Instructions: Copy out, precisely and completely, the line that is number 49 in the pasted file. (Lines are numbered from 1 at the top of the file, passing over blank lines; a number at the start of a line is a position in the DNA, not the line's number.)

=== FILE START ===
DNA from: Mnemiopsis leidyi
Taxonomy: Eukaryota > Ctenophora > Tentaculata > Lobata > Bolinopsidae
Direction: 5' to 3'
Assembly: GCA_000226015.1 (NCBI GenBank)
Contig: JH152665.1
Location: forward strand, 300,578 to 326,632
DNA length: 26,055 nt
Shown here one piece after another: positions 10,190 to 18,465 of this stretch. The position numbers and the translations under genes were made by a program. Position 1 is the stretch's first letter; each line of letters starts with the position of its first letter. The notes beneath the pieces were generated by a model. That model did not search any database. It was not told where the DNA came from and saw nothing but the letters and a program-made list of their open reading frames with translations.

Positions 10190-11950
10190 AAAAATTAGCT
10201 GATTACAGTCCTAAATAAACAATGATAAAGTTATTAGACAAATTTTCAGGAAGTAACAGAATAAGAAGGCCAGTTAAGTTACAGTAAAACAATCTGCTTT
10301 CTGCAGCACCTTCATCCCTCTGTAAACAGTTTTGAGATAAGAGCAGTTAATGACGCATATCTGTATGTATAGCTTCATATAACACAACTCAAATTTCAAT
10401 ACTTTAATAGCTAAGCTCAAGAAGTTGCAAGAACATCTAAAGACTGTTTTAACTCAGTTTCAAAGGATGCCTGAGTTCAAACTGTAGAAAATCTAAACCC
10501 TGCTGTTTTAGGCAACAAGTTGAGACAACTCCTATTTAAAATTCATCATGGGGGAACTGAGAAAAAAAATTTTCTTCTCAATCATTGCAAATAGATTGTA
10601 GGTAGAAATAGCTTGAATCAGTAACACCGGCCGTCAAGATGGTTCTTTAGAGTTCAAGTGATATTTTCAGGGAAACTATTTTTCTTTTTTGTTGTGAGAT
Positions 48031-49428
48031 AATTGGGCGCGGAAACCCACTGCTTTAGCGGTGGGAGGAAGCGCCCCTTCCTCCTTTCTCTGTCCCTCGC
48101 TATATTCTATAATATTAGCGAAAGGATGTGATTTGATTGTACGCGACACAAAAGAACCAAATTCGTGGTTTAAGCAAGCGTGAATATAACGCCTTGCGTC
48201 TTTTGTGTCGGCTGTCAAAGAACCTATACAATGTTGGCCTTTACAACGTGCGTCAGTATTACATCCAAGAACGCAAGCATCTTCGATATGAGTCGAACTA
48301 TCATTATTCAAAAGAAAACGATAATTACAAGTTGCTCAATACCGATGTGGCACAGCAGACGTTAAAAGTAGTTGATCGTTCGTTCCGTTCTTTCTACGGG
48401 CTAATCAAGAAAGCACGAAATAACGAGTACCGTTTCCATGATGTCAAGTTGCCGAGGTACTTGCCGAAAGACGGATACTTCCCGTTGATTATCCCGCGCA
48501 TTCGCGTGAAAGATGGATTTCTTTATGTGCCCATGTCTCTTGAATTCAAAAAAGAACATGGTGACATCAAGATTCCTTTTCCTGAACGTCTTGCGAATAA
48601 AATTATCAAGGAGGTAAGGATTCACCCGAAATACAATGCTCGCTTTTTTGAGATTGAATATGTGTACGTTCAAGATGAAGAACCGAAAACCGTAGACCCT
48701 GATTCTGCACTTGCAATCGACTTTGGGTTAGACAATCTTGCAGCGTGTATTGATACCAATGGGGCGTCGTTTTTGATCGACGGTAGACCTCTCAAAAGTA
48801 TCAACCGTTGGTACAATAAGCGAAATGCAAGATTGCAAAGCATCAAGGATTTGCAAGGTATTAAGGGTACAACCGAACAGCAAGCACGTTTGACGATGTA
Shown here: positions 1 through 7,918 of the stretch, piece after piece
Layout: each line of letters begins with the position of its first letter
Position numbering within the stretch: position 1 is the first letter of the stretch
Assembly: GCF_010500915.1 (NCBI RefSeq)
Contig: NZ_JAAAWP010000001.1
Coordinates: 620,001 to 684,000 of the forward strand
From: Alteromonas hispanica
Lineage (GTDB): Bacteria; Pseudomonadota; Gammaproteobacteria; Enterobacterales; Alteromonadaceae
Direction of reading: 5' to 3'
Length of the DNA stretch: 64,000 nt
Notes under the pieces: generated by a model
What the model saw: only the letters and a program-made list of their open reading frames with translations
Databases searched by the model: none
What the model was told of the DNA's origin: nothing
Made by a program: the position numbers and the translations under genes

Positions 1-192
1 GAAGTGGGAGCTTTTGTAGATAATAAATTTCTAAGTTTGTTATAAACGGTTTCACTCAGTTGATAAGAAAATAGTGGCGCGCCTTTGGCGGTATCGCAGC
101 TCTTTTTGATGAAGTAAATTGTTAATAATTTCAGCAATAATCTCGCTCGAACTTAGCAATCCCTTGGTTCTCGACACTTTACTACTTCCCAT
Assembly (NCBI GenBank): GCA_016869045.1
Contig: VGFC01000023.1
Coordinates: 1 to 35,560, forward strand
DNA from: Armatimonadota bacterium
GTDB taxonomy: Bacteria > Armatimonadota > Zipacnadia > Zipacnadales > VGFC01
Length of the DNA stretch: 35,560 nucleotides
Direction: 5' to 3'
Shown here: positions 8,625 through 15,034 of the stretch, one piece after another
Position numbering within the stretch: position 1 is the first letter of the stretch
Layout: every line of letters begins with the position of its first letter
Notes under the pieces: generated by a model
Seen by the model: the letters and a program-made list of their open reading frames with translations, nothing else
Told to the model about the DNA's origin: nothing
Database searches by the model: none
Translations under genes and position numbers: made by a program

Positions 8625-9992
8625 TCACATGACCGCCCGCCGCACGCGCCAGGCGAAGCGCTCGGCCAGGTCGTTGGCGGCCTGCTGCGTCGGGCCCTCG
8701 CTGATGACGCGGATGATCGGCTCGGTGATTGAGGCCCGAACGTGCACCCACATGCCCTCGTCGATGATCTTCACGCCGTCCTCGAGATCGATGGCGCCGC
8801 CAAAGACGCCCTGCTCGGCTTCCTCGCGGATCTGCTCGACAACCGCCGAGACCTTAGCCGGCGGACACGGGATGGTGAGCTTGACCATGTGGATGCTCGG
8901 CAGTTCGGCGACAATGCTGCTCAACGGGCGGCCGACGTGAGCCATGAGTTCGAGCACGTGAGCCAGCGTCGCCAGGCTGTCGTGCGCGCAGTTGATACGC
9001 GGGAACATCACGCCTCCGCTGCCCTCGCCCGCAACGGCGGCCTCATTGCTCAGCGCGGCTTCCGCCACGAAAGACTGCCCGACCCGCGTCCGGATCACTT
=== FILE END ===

Length of the DNA stretch: 35,560 nucleotides